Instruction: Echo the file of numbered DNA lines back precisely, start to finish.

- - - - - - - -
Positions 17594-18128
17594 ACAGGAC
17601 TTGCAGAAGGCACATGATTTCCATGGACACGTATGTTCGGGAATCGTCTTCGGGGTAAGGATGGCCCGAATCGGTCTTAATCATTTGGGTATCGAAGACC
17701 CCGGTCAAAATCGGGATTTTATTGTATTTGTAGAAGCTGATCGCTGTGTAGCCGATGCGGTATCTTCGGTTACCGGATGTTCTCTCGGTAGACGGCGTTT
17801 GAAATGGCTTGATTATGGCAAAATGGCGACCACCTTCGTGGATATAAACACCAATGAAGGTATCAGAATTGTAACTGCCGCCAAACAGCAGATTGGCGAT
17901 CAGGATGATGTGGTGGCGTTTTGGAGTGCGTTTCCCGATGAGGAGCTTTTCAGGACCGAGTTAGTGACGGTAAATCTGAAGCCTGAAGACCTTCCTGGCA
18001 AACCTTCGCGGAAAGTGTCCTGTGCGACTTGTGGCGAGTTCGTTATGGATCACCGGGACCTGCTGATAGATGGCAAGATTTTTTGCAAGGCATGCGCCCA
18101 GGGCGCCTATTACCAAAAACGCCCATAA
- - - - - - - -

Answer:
Positions 17594-18128
17594 ACAGGAC
17601 TTGCAGAAGGCACATGATTTCCATGGACACGTATGTTCGGGAATCGTCTTCGGGGTAAGGATGGCCCGAATCGGTCTTAATCATTTGGGTATCGAAGACC
17701 CCGGTCAAAATCGGGATTTTATTGTATTTGTAGAAGCTGATCGCTGTGTAGCCGATGCGGTATCTTCGGTTACCGGATGTTCTCTCGGTAGACGGCGTTT
17801 GAAATGGCTTGATTATGGCAAAATGGCGACCACCTTCGTGGATATAAACACCAATGAAGGTATCAGAATTGTAACTGCCGCCAAACAGCAGATTGGCGAT
17901 CAGGATGATGTGGTGGCGTTTTGGAGTGCGTTTCCCGATGAGGAGCTTTTCAGGACCGAGTTAGTGACGGTAAATCTGAAGCCTGAAGACCTTCCTGGCA
18001 AACCTTCGCGGAAAGTGTCCTGTGCGACTTGTGGCGAGTTCGTTATGGATCACCGGGACCTGCTGATAGATGGCAAGATTTTTTGCAAGGCATGCGCCCA
18101 GGGCGCCTATTACCAAAAACGCCCATAA